Privacy International defends the right to privacy across the world, and fights surveillance and other intrusions into private life by governments and corporations. Read more »


Where strategies seem to fail: policy laundering

We have sustained some losses that will take many years to remedy, but it is not hopeless. The purpose of this talk is to point out how we may continue to engage and influence policy.

One residual area of concern however is the conduct of international organisations. I get worried whenever the EU, G8, the CoE, the ICAO, ASEAN and other such institutions come forward with international standards and model law. These institutions do not practice public deliberation, do not allow for opportunities to inform debate, and do not respect the principles of the open society. We have not been able to successfully penetrate these bodies to prevent some of their more invasive anti-terror policies, whether it is data retention, biometric identity documents, transfer of travel information amongst many others.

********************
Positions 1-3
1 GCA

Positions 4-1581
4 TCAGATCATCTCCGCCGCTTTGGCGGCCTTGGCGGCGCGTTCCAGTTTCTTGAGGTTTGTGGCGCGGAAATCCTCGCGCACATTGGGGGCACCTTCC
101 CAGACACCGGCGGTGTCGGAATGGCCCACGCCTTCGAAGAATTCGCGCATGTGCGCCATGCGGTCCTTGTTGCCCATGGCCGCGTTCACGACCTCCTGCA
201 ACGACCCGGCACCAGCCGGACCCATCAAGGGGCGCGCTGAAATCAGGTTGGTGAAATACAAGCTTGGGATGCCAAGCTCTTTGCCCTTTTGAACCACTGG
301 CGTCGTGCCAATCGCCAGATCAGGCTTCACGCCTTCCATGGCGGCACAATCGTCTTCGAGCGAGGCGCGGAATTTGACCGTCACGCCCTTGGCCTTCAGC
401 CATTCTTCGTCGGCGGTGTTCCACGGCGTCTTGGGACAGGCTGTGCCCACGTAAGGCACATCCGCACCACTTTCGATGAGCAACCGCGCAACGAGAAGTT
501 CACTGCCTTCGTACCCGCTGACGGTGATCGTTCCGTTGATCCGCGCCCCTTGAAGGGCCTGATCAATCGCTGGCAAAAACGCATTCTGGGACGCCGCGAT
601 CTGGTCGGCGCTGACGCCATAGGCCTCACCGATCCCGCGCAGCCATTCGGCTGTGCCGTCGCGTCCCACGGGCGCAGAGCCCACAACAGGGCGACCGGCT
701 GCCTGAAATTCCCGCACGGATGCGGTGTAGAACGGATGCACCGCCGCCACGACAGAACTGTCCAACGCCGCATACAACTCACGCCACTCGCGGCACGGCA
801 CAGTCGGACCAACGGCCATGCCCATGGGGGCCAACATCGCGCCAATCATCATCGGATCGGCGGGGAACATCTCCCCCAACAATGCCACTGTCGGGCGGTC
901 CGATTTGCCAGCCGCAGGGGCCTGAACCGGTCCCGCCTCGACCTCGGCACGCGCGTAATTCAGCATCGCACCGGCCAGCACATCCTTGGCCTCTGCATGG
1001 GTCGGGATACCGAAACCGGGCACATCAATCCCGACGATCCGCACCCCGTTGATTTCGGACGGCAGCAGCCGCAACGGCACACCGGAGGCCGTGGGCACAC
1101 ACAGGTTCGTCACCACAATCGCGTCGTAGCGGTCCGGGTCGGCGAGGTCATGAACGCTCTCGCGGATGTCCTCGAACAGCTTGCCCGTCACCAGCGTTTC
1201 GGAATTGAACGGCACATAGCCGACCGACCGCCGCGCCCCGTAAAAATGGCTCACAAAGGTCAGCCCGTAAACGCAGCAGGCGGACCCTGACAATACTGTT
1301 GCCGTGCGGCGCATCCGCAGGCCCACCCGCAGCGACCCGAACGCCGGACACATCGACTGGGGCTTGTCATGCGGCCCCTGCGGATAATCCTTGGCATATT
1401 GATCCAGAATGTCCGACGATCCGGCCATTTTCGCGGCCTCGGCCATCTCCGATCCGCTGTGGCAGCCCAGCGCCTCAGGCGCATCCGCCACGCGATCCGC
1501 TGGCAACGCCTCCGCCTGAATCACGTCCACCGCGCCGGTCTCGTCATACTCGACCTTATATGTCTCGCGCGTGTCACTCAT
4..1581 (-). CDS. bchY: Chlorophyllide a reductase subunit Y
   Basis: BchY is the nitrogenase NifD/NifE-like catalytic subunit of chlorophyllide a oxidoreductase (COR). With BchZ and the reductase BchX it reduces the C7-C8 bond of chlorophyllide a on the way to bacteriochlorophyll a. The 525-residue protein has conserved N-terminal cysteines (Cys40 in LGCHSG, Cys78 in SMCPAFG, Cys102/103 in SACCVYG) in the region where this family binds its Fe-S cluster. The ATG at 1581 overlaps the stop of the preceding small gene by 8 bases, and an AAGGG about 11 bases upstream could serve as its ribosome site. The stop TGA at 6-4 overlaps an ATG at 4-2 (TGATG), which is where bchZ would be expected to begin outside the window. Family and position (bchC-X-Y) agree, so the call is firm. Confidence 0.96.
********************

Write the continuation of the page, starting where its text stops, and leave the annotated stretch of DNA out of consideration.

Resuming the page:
We need to find a way to bring these institutions and their claims of 'international obligations' under democratic scrutiny. Or else all our strategies are for naught as Government launder their bad ideas through international institutions.

But to end on a higher note, if I have one lesson for today it is that I was most impressed by the strategy of co-operation and the creation of coalitions. When privacy commissioners issue their powerful statements, whether it is in this conference, the European conference, or the Article 29 Working Party, these statements have a certain amount of strength. When we work together it is heartening. The UK Commissioner signed the forward to the LSE Identity Project report; Alexander Dix and a number of other commissioners signed on to letters that civli society wrote expressing concerns regarding EU policies; David Loukedelis has positively engaged with us. This is a promising relationship.

But there just isn't enough of this. I don't see a regular positive engagement between civil society and the commissioners. Of course we do have a number of tense moments, but that is fine; something that my colleagues Simon Davies and Marc Rotenberg have called 'constructive tensions'. We need to find a path forward that will build on this further; after all with these coalitions we can bring forward all these other strategies and create a culture of privacy protection and inform public debate. And as we have seen on a number of occasions, the more people know about these policies the less they like them.